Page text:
Encyclopedia of Medieval Philosophy

2011 Edition
| Editors: Henrik Lagerlund


  • Andrew W. Arlig
Reference work entry
DOI: https://doi.org/10.1007/978-1-4020-9729-4_88


Anicius Manlius Severinus Boethius, a late ancient Roman thinker, profoundly influenced western medieval philosophy, literature, and the liberal arts. Boethius translated and commented on a number of important Aristotelian logical works. These translations and commentaries provided the foundations for early medieval logic, philosophy of language, and metaphysics. Boethius’ short theological treatises are remarkable for the way in which they apply Greek philosophical concepts to Christian doctrine. His Consolation of Philosophy is a vivid synthesis of Stoic, Aristotelian, and especially Neoplatonic ethics and philosophical theology. It is a masterpiece, whose literary qualities as well as its philosophical material has influenced generations of humanists.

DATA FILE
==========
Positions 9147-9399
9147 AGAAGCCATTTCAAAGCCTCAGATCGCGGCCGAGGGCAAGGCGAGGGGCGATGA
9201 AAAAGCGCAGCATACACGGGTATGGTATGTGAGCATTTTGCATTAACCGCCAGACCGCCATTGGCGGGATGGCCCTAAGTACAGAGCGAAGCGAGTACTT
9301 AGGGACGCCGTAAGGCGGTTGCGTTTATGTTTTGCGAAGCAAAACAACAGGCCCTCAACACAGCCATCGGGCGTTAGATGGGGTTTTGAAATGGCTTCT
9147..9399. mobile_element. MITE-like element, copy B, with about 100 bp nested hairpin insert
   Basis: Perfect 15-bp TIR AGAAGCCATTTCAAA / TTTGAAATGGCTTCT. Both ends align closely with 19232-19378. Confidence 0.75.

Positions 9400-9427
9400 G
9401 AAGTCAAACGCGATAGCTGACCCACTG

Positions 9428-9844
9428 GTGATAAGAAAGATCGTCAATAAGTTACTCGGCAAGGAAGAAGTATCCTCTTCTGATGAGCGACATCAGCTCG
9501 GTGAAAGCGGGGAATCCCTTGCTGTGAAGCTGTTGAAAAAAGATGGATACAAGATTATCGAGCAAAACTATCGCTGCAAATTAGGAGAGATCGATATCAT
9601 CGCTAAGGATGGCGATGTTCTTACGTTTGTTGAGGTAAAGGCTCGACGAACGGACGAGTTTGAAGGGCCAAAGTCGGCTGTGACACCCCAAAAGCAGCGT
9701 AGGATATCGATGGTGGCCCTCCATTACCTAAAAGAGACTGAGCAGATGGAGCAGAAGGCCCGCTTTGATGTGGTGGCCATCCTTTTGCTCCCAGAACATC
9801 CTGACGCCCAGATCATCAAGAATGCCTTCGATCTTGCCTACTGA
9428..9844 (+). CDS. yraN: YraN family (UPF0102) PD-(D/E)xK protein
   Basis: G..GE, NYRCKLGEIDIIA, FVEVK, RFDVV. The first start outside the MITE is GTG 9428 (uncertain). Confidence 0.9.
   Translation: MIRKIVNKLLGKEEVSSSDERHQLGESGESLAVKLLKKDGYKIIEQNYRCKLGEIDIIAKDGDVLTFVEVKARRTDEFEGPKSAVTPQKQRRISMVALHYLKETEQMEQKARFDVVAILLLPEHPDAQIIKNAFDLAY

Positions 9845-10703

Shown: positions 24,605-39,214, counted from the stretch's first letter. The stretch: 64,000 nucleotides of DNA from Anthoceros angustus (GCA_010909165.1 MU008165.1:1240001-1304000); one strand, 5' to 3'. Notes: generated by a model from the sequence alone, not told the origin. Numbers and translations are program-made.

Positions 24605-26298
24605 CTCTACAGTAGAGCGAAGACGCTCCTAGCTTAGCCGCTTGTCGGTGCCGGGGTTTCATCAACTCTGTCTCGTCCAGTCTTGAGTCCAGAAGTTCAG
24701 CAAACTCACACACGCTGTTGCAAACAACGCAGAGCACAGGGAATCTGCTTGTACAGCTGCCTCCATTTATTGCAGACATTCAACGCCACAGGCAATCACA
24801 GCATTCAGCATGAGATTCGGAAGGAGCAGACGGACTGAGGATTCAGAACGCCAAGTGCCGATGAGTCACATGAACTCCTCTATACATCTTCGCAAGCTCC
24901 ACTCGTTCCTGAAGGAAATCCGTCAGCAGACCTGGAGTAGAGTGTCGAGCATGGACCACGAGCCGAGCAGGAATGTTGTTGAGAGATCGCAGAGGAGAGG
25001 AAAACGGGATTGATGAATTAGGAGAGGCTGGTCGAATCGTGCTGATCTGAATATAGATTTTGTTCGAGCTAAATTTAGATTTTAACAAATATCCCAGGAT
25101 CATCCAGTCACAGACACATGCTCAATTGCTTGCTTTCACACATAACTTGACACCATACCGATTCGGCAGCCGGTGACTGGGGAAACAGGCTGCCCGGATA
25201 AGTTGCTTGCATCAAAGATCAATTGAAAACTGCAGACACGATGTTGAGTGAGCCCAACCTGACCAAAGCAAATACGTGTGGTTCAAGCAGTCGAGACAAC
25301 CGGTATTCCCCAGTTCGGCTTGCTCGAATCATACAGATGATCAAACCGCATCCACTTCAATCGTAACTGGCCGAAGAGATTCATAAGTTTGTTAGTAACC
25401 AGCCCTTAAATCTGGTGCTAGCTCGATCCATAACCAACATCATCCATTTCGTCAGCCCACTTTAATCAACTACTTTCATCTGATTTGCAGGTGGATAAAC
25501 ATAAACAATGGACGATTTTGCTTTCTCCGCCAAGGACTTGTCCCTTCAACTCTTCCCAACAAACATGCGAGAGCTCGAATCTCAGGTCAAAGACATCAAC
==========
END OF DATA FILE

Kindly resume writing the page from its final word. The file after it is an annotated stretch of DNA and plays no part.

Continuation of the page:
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Primary Sources (editions and select translations)

  1. Boethius (1833) In Topica Ciceronis Commentaria, ed. Orelli JC. Cicero Opera Omnia, V 1. Orelli, Fuesslini & Co., TurinGoogle Scholar
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Secondary Sources

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  12. MacDonald S (1988) Boethius’s claim that all substances are good. Archiv für Geschichte der Philosophie 70:245–279Google Scholar
  13. Magee J (1989) Boethius on signification and mind, Philosophia Antiqua 52. Brill, LeidenGoogle Scholar
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© Springer Science+Business Media B.V. 2011

Authors and Affiliations

  • Andrew W. Arlig
    • 1
  1. 1.Department of PhilosophyBrooklyn College of The City University of New YorkBrooklynUSA